A recently updated review of this study (published 19 April 2010) reveals that at least 22% of current car users commuting in and out of Brussels each day, would switch to public transport if it was free and frequent and of higher quality - including capacity, accessiblity & connections.
The study also identifies the mobility policies of companies that need to be 'adjusted' to favour public transport; eg - limiting parking privileges and the use of company cars.
This 22% modal switch would have a big impact on reducing chronic traffic congestion and associated problems. How long would it take for this percentage to increase substantially after the advantages of free, quality public transport were proven in practice? ...as it did in the Belgium city of Hasselt where there has been a jump of over 800% in passenger numbers and traffic congestion is just a bad memory, since free buses were introduced in 1997.
The full report is available via the link below this summary.
Commuting to Brussels: how attractive is ‘free’ public transport?
According to a 2001 study, 63% of people who commute to Brussels travel by car, whereas 17% travel by train. The mobility challenge is considerable given the fact that 360,000 people commute to Brussels on a daily basis. Furthermore, our capital city has one of the highest motorisation rates in Europe, with one vehicle for less than every two inhabitants. In recent years, Belgian cities have begun providing free or reduced-cost public transport. The question arises as to whether the implementation of such a system could help solve some of the problems in Brussels.
In the 37th edition of Brussels Studies, Astrid De Witte and Cathy Macharis (VUB) focus on the factors which determine the transport mode choices made by commuters who travel by train and by car, and on the influence of price.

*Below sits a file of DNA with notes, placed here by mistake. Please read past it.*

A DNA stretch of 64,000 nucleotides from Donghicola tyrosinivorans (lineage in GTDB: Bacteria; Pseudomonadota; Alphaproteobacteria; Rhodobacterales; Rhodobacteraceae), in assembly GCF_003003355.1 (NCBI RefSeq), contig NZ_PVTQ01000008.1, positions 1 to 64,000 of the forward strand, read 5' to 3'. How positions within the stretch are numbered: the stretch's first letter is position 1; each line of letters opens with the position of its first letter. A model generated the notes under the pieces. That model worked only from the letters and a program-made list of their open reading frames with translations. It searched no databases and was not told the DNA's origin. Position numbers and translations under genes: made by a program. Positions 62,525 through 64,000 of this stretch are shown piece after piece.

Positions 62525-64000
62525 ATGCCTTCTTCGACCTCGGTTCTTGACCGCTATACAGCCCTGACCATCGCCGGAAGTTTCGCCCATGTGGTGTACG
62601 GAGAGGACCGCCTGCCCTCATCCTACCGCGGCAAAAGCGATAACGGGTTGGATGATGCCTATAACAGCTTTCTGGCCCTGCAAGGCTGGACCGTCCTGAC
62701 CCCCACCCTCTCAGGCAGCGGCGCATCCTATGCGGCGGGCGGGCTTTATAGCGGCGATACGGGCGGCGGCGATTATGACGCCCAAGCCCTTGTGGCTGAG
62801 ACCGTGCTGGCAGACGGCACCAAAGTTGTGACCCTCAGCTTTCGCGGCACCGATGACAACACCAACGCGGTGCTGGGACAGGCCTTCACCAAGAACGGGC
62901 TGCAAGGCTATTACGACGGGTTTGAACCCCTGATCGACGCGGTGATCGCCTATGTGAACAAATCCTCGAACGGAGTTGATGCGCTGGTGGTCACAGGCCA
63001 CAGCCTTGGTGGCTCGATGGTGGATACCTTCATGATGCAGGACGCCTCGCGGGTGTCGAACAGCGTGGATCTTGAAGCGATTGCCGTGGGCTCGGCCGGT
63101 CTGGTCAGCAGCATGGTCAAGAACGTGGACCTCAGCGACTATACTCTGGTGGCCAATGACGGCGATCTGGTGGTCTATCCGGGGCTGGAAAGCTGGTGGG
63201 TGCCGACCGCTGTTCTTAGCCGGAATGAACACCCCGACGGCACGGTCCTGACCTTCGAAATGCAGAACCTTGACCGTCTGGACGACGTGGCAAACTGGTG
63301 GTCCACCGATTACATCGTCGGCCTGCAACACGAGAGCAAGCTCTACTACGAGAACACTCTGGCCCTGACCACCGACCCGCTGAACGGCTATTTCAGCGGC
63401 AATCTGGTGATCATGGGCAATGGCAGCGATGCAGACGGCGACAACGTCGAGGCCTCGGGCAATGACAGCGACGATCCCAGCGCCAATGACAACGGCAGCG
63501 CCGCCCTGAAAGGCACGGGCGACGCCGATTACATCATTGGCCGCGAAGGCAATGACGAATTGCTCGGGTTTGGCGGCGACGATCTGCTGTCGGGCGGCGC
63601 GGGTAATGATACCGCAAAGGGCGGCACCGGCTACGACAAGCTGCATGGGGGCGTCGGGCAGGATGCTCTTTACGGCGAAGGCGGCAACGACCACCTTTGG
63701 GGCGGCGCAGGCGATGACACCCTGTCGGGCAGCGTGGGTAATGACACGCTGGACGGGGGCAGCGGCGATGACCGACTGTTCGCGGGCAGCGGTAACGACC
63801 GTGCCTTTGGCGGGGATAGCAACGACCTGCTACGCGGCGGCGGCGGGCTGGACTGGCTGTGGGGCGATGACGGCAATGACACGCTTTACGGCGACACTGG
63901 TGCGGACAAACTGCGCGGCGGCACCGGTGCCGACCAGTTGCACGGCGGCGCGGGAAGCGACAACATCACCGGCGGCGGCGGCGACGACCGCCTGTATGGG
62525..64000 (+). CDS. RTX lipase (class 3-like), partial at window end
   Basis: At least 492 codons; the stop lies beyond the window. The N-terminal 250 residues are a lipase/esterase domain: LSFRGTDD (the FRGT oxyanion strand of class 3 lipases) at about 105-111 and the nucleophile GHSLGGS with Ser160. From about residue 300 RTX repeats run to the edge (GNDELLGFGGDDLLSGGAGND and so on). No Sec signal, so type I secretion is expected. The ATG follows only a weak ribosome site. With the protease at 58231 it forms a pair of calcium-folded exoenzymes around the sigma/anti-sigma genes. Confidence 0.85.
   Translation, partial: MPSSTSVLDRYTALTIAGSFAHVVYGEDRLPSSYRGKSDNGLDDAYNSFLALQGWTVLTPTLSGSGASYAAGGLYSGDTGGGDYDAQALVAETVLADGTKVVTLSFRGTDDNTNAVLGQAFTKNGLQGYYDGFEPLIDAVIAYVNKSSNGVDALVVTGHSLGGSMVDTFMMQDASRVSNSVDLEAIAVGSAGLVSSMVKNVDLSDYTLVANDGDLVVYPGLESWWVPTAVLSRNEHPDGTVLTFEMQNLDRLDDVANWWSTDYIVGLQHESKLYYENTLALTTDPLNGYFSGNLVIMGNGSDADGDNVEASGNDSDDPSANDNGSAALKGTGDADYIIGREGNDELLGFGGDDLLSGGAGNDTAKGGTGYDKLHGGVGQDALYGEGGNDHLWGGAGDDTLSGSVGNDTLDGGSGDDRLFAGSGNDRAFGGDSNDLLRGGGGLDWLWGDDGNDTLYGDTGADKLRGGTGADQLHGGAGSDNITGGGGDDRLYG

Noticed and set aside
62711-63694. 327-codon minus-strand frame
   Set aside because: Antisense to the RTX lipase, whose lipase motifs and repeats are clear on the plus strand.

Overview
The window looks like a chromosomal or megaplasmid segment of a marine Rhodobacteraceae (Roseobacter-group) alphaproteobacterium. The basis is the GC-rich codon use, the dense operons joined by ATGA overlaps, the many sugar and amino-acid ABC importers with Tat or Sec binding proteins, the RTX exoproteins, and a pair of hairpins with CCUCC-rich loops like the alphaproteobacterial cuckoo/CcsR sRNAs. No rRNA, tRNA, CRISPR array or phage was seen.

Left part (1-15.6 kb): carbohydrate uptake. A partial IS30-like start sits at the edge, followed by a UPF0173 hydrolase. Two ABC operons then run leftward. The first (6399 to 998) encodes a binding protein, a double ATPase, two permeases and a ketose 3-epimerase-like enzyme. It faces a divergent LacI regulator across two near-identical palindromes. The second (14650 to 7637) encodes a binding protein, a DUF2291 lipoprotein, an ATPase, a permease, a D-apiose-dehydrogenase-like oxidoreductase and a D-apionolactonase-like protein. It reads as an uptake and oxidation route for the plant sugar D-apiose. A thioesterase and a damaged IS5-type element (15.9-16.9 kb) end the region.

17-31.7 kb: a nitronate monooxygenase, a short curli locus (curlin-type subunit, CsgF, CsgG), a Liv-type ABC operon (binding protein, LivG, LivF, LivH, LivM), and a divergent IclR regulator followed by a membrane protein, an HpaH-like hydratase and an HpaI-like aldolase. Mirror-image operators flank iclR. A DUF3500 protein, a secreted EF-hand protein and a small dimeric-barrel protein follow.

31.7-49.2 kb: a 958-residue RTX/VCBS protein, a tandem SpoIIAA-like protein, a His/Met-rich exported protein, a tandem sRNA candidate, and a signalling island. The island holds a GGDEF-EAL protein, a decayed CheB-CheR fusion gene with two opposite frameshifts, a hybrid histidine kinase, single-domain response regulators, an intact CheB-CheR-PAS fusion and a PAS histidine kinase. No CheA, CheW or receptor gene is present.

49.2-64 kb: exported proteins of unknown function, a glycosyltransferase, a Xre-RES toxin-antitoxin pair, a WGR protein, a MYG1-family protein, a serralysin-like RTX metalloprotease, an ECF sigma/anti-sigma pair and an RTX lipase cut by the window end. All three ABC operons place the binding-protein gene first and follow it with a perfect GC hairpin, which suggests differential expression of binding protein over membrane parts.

The study shows that various factors related to access to transport modes have an influence on their use. Thus, having a car at one's disposal – and moreover, a company car – significantly reduces the likelihood of travelling by train. Home-work distance also plays a role, with the car being significantly more popular for trips under 30km. Finally, the level of income also has an influence on transport mode choice: as income rises, so does car use. Similarly, reimbursement of road travel costs by the employer strongly encourages car use.
Other factors exist which are related to the personal characteristics of commuters. For instance, civil servants travel by train more, and people with a high level of education are more likely to travel by car. Furthermore, it was observed that train use diminishes with age.
Finally, factors related to the experiences and habits of users were also pointed out. It is noteworthy that train and car users mentioned the same positive reasons for their choice: speed, price and user friendliness. The importance of habits should also be mentioned: after a few years, only drastic changes could prompt a user to modify his or her behaviour in terms of mobility.
In such a context, would free public transport provision be enough for a vast modal shift to take place? Only 9% of those who commute by car state that they would certainly change their transport mode if public transport were free. The remaining 91% mention many obstacles, leading us to believe that transport policies are not just a matter of fare policies. Better connections and increased speed and accessibility of trains are demanded by car users.
In order to reach the Iris 2 plan target for a 20% reduction in car traffic in Brussels by the year 2020 (with respect to 1999 figures), it is necessary to consider all of the factors which determine the modal choice of commuters.Publication date
To read the full report - go to this link:
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